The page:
Any evaluation of Capital and Ideology’s weaknesses should be couched in a significant disclaimer: that it is a remarkable book and one that easily justifies the Herculean task of wading through its thousand-plus pages. Particularly impressive is the scope of Piketty’s historical analysis. Whereas many economists are content to confine their observations to capitalism, Capital and Ideology offers an ambitious summary of the ideological scaffolding employed by various different societies. This is reflected in the book’s fourfold structure. Its first part deals with “ternary” societies (that is, societies defined by a tripartite class structure of rulers, priests, and workers). Its second addresses slave-owning and colonial societies, and its third concerns itself with the alternatively social-democratic, communist and hypercapitalist states of the twentieth century. Its fourth serves as a survey of present global economic and political conditions, which Piketty characterizes as defined by the conflict between an intellectually chauvinistic “Brahmin left”—attested by the way that social-democratic or centre-left parties such as the British Labour Party or French Parti socialiste have increasingly become the refuge of the highly educated—against an economically chauvinistic “merchant right.” This political dispensation, which pits privilege against privilege, has contributed to the naturalization of a neoliberal consensus in which significant equalizing measures are dismissed out-of-hand as being unaffordable, undesirable, or both. And this is a trend that has enabled the growth of more radical political factions on the Right and Left alike. With this in mind, Piketty—invoking the legacy of the welfare statism that dominated the West in the mid-twentieth century—proposes a number of reforms, which he believes would help make our current society both more equitable and more stable. These include allowing workers to participate in corporate structures through a system of co-management, imposing a substantial tax on personal wealth, cracking down on tax havens, investing more in less privileged students, and so forth.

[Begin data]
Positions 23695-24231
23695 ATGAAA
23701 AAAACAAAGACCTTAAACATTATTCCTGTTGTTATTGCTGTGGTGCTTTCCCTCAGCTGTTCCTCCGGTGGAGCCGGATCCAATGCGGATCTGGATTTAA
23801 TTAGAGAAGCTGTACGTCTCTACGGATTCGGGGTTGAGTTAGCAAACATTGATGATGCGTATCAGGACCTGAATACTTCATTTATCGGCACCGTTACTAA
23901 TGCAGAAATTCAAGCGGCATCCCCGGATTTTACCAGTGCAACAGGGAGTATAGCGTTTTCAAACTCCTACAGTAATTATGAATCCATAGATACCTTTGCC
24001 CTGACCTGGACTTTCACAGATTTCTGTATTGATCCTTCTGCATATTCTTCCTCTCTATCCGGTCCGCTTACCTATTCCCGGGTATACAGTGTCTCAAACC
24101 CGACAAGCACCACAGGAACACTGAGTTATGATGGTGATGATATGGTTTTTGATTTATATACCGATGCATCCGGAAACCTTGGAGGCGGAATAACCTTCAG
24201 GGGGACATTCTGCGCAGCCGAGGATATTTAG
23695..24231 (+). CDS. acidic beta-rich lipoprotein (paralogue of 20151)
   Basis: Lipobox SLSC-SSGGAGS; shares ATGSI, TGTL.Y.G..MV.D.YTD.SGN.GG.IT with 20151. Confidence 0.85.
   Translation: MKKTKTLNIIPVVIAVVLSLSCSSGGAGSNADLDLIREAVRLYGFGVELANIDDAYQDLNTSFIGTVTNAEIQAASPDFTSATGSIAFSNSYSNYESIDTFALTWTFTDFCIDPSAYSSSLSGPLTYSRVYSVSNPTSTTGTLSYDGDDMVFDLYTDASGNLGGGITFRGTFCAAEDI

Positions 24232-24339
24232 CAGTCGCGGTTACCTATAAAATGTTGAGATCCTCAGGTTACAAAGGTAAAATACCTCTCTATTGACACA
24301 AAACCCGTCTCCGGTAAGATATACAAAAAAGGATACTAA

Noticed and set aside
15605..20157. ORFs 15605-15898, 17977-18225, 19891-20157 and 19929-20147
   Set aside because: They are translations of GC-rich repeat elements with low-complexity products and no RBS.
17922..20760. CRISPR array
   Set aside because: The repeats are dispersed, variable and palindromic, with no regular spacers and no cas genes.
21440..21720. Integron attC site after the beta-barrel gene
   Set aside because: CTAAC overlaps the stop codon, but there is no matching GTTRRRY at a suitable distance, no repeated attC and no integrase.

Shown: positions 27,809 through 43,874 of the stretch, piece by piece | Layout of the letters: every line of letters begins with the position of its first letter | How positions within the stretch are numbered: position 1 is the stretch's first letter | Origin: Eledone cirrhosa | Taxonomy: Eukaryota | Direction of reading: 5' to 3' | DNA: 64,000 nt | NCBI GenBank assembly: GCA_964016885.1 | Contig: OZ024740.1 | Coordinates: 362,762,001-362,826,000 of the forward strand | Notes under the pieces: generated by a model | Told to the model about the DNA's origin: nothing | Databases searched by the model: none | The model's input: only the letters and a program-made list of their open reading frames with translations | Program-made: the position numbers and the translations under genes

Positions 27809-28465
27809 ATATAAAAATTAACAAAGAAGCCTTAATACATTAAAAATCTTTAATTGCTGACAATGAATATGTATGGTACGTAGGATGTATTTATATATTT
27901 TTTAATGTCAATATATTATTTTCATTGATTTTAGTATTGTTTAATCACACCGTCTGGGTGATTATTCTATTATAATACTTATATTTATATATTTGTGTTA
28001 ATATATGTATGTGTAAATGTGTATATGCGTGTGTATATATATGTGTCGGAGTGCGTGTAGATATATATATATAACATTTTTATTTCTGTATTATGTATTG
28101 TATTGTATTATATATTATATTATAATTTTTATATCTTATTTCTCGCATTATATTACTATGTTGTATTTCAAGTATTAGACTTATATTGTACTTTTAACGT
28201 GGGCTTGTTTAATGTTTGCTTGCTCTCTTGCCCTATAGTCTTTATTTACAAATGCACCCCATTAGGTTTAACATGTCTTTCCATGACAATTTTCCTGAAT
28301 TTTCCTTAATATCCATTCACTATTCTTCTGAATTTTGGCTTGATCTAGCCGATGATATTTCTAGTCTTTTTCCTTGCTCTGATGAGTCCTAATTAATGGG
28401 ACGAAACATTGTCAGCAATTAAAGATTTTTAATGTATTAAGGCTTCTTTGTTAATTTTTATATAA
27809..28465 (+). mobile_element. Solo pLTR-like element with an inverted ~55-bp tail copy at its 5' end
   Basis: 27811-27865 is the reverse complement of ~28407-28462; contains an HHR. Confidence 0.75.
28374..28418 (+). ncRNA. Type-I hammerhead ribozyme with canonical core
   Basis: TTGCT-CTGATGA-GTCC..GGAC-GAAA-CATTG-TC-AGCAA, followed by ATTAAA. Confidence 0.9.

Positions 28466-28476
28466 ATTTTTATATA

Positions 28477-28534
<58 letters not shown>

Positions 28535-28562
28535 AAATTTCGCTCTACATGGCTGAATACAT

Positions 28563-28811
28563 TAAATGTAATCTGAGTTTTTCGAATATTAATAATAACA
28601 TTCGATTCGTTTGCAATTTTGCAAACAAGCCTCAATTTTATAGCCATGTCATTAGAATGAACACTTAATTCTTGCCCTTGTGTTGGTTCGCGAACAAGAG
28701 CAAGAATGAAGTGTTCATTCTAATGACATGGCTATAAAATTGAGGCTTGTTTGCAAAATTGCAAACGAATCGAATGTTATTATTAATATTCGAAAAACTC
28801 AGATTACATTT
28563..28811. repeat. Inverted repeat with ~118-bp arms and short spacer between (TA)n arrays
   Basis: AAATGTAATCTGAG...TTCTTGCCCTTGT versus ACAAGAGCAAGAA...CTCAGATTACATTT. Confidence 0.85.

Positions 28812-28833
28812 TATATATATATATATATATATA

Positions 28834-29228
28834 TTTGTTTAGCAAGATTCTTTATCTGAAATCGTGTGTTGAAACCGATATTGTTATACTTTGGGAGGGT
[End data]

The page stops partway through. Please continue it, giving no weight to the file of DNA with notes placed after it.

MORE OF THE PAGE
Piketty’s efforts to address the blind spots of Capital in the Twenty-First Century both with respect to its lack of political focus and its first-world fixation are, often enough, successful. But they also predictably lead him away from the shallower philosophical waters of that tome, and, in turn, into murkier subject matter of which he has less mastery. Piketty is surely aware at this point that the same qualities that made him uncomfortable with the Anglo-American economic establishment during his stint teaching at Massachusetts Institute of Technology (MIT) in the mid-1990’s are—like Eminem’s whiteness boomeranging in his favor—the same ones that have now helped him garner a large audience. Indeed, mathematical models that abstract selectively from reality so as to rationalize the dominant order may suffice in times of prosperity.